1. Cats were surgically prepared with intracranial thermodes for heating of the hypothalamic thermosensitive area or with venous cannulae for measurement of blood volume and plasma osmolality. They were kept in an environmental chamber in which the ambient temperature was cycled between 25 and 38 degrees C on an 18:6 hr diurnal schedule. 2. Measurements of blood volume and plasma osmolality and of the evaporative response to hypothalamic heating were made during the 38 degrees C phase of the diurnal temperature cycle in animals when they were hydrated ad lib and in the same animals after 72--96 hr of water deprivation. 3. Water deprivation produced a loss of 10% of the body weight, a significant rise in plasma osmolality and a significant fall in blood volume. 4. Hypothalamic heating in hydrated animals generated a highly significant, positive, linear relationship between hypothalamic temperature and evaporative heat loss in every case. 5. In dehydrated animals, the evaporative response to hypothalamic heating was reduced. Rates of evaporation at a given hypothalamic temperature were lower and the slopes of the lines relating evaporative heat loss to hypothalamic temperature were significantly reduced. 6. It is concluded that dehydration reduces the thermal responsiveness of central neural structures controlling evaporation in the cat. PMID:7069627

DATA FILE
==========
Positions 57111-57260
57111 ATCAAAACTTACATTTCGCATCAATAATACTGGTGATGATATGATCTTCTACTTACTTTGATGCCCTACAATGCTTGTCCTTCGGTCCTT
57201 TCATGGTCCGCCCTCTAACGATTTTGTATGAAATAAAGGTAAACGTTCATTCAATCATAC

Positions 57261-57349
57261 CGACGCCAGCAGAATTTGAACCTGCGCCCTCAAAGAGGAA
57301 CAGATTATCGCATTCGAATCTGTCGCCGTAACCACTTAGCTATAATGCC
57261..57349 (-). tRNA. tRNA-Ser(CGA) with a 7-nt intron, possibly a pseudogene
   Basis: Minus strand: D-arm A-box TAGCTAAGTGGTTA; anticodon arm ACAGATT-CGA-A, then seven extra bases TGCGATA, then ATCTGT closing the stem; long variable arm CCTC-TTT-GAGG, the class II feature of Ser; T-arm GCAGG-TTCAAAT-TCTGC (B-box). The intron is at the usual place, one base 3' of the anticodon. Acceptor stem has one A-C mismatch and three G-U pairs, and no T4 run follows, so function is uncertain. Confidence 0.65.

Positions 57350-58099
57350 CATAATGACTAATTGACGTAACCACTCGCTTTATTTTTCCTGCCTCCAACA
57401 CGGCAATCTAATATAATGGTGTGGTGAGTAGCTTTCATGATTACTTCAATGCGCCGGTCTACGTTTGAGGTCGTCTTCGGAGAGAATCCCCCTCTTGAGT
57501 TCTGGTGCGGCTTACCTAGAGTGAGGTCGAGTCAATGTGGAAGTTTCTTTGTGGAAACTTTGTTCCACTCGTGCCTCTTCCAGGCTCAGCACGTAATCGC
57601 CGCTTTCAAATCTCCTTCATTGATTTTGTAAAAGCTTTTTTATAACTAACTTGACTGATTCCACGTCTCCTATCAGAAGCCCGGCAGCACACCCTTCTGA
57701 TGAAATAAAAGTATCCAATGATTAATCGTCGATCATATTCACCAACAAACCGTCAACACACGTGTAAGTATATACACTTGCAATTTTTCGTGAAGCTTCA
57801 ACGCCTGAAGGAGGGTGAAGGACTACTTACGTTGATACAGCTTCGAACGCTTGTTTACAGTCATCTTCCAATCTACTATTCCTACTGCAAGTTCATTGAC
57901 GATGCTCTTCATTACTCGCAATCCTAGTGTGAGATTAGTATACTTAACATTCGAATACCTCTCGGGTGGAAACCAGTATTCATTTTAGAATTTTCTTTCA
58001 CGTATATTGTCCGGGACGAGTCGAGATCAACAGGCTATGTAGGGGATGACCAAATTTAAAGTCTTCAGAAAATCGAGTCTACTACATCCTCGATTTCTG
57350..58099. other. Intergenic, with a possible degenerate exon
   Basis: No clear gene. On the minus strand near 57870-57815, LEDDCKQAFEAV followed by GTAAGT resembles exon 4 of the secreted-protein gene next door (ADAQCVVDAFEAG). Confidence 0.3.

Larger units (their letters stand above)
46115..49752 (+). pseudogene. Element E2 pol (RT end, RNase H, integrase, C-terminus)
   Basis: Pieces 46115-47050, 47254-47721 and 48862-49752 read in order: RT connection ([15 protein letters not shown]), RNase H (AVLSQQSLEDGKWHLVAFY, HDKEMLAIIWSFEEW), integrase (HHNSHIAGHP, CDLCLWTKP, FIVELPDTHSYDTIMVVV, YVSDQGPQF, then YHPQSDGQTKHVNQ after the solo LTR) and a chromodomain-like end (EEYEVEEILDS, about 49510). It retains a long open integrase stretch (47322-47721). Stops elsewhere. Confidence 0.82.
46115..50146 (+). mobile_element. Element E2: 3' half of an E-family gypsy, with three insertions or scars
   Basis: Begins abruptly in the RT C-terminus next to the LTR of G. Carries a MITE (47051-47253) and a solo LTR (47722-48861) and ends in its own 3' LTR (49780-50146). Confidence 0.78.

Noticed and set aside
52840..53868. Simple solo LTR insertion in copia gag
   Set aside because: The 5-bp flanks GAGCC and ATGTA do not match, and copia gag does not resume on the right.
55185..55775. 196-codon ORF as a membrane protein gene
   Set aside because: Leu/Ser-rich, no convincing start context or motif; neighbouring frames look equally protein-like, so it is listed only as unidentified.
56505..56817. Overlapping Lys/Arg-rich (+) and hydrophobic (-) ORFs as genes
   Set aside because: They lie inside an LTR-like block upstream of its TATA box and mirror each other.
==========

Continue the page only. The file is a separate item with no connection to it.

15. Estrogen depletion increases blood pressure and hypothalamic norepinephrine in middle-aged spontaneously hypertensive rats.

    PubMed

    Peng, Ning; Clark, John T; Wei, Chi-Chang; Wyss, J Michael

    2003-05-01